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Discussion Starter · #1 ·
On the rear cylinder, I had to replace a bent valve and piston rings (since I had it tore down that far). I also took out the front cam to check it. With things apart I had rotated the crankshaft to look at things. When I put everything back together, I timed it according to my service manual using the timing makes behind the Stator and gears. First I made sure the front piston was up and I aligned the shaft keyway with the front cylinder timing mark on the left side of the engine and checked that the mark on the lower cam gear (right side of the engine behind the torque converter) aligned with the pointer and installed the front cam with the arrow on the cam pointed up and the cam gear marks level with the top of the head. I then rotated the shaft to the alignment mark for the rear cylinder (with the piston up) and installed the rear cam with the arrow pointed up and the cam gear marks level with the top of the head (sorry if this is too much info).

Once everything was closed up I tried to start the engine and it wont even attempt to start. I checked and I do have spark (at least on the rear cylinder) and I put a little gas down the throat of each carb (since the air filter box was removed already). But nothing!!! I'm at a loss as far as what is going on. I tore things back down again and re-checked timing and all looked good still.

Any help would be greatly appreciated!!
 

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OK, lets try it a little easier and see. Pull the timing mark plug out and the belt cover off so you can rotate the engine with the primary. Pull the plugs too. Pull the front top cap so you can see the marks on the cam gear. Now rotate the engine by hand in its normal direction watching the intake valves. When you see them go down, continue until they come back up. Now continue rotating the engine about a half of a turn and line up the TF mark through the timing hole on the pointer. Now take a look at the marks on the cam gear. Are they level with the deck edge? If not, make it so. If so check the valve lash on all valves, set as necessary and button it up. Now do the same with the rear except you will rotate up to the TR mark on timing hole.

If all is right and it still won't run, test the compression and maybe do a leak-down test.
 

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Discussion Starter · #3 ·
I will try that tomorrow.. BTW the left and right engine covers are already removed and I did adjust the valves prior to attempting to start.. I also did a compressible check on both cylinders.. The front was about 110psi and the rear was about 50psi..both held pressure for about an hour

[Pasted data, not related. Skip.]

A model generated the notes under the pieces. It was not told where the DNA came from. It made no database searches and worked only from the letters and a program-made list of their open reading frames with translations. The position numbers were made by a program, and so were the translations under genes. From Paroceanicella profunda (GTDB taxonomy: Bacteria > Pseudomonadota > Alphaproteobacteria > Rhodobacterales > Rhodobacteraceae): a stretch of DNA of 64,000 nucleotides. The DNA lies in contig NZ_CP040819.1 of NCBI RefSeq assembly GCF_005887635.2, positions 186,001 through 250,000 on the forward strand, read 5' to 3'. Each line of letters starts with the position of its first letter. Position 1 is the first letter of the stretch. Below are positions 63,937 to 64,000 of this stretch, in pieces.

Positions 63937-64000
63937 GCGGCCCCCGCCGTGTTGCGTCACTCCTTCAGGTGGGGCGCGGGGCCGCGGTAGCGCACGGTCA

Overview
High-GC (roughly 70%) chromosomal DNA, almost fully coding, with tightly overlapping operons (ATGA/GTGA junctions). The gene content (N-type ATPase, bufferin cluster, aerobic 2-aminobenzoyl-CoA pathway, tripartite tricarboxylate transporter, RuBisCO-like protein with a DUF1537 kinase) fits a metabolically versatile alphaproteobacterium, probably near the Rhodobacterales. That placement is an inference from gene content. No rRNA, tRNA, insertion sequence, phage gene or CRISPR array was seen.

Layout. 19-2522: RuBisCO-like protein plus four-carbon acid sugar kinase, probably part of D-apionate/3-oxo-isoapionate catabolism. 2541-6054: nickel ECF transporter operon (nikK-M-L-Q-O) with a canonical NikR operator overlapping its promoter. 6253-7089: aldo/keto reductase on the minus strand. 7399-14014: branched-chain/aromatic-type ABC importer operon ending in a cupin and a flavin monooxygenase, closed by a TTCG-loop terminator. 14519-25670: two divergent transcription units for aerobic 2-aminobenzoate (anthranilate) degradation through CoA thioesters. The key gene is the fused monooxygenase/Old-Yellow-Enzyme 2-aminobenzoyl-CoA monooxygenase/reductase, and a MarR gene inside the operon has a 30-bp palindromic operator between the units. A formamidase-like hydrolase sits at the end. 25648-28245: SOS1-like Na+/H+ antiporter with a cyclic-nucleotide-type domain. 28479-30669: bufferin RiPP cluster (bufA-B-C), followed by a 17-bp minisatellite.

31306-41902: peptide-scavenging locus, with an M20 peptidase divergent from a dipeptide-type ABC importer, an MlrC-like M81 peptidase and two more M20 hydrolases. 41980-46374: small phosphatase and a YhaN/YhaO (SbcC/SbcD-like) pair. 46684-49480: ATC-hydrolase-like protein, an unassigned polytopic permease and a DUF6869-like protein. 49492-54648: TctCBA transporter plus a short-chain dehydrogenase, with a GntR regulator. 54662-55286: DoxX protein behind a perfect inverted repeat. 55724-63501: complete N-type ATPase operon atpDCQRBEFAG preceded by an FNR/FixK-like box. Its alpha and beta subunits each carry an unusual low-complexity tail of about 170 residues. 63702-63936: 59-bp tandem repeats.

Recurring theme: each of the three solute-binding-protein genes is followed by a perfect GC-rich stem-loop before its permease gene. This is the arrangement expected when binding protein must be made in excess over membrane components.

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I will try that tomorrow.. BTW the left and right engine covers are already removed and I did adjust the valves prior to attempting to start.. I also did a compressible check on both cylinders.. The front was about 110psi and the rear was about 50psi..both held pressure for about an hour
Then there is something wrong with the front. 36-66 if the compression release is working correctly.
 

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Discussion Starter · #6 ·
If you don't mind me asking... How did the decompression weights on the cam actually lower the cylinder compression.. I've never seen this before and just trying to understand
 

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If you don't mind me asking... How did the decompression weights on the cam actually lower the cylinder compression.. I've never seen this before and just trying to understand
There is a shaft inside the cam with a button that when the weights are retracted, as in below 400rpm, it makes a "bump" spot on the exhaust valve during the compression stroke releasing part of the compression. When above 400 rpm the button is rotated away and no compression is released. This video shows one of Kawasaki's releases and is slightly different then what's on the BF, but you get the idea. Because yours is not working on one cylinder tends to say it's not releasing at the right time...as in 180 out..maybe.

 

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Discussion Starter · #9 ·
Then there is something wrong with the front. 36-66 if the compression release is working correctly.
OK, I removed the front head (one with the high compression) lapped the valves since it was off the engine. Put everything back together now the compressions on the front cylinder is very close to the rear cylinder. I really didnt do anything to the front cylinder other than put the head in my ultrasonic cleaner for an hour. Still at a loss as to why the cylinder was so high, but not complaining..
 
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